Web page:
The purchase will give the energy giant access to shale oil fields in the Bakken and Three Forks formations in the states of North Dakota
and Montana, which are among the largest oil accumulations in the United States, Statoil said.
Shale oil, like shale gas, holes up in a dense sedimentary rock which is fractured by large volumes of water and chemicals that are piped in horizontally under high pressure.
"The US unconventional plays hold a substantial resource base and represent an increasingly important part of future energy supplies," Statoil president and chief executive Helge Lund said in a statement.
"Entering the Bakken and Three Forks tight oil plays and taking on operatorship represents a new significant step for Statoil. We are positioning ourselves as a leading player in the fast growing US onshore oil and gas industry, in line with the strategic direction we have set out," he added.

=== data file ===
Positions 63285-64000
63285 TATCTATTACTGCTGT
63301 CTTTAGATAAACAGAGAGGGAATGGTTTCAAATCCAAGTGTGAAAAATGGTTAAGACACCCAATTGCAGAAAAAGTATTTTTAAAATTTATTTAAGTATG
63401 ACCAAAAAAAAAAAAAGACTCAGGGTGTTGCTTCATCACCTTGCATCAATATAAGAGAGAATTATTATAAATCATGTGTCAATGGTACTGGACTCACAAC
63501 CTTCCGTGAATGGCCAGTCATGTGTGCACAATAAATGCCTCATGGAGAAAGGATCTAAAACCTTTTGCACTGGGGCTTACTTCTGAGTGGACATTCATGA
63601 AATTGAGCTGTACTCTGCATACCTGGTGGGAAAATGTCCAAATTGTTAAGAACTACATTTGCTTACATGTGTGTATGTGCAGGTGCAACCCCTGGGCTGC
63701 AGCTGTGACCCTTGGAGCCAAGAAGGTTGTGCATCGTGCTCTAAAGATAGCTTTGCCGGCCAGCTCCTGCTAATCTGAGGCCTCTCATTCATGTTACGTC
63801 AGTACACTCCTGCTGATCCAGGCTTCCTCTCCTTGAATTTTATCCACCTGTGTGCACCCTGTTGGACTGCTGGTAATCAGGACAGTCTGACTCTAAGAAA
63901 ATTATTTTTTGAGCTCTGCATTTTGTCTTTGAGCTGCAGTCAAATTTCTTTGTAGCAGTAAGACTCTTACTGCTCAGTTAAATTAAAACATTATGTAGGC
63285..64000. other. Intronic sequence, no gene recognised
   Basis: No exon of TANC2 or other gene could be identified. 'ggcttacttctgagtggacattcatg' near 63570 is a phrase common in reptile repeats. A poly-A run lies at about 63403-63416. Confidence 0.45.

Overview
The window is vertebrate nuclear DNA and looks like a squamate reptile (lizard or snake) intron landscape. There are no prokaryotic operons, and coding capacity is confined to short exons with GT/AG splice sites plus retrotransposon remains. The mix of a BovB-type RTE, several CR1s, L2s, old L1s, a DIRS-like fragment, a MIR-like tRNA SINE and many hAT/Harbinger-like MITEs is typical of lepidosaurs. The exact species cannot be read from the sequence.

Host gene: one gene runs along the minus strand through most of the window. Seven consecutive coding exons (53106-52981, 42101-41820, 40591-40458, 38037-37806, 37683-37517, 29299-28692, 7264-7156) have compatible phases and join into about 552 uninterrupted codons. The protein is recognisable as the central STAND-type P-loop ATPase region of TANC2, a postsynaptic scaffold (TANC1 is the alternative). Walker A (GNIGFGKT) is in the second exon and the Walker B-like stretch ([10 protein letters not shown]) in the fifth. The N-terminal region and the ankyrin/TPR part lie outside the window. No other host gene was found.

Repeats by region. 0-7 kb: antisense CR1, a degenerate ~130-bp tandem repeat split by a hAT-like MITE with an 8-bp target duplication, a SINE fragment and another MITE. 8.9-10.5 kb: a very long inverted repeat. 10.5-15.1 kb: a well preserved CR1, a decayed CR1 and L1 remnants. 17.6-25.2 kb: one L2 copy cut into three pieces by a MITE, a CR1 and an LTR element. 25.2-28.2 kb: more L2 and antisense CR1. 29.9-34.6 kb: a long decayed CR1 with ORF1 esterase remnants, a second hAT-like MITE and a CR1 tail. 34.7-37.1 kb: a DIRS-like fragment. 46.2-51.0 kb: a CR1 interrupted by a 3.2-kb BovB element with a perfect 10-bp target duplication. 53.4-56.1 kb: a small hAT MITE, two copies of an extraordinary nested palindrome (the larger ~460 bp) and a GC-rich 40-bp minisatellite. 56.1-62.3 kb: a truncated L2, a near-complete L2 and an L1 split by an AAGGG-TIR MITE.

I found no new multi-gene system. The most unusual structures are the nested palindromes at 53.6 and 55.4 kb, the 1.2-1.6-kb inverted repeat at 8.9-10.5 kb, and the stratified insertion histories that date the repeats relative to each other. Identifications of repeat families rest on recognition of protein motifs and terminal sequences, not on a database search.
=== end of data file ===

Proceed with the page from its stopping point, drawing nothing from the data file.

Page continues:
Statoil said it would pay $4.4 billion in cash and another 300 million in acquired debt for the American company, offering a 36-percent premium over the
average trading price for Brigham stock for the last 30 days.
The deal was unanimously approved by the US company's board, Statoil said in its statement.
Based in Austin, Texas, Brigham currently produces some 21,000 barrels of oil equivalent per day (boe/d), Statoil said, adding that it hoped production would rise to between 60,000 and 100,000 boe/d over the next five years.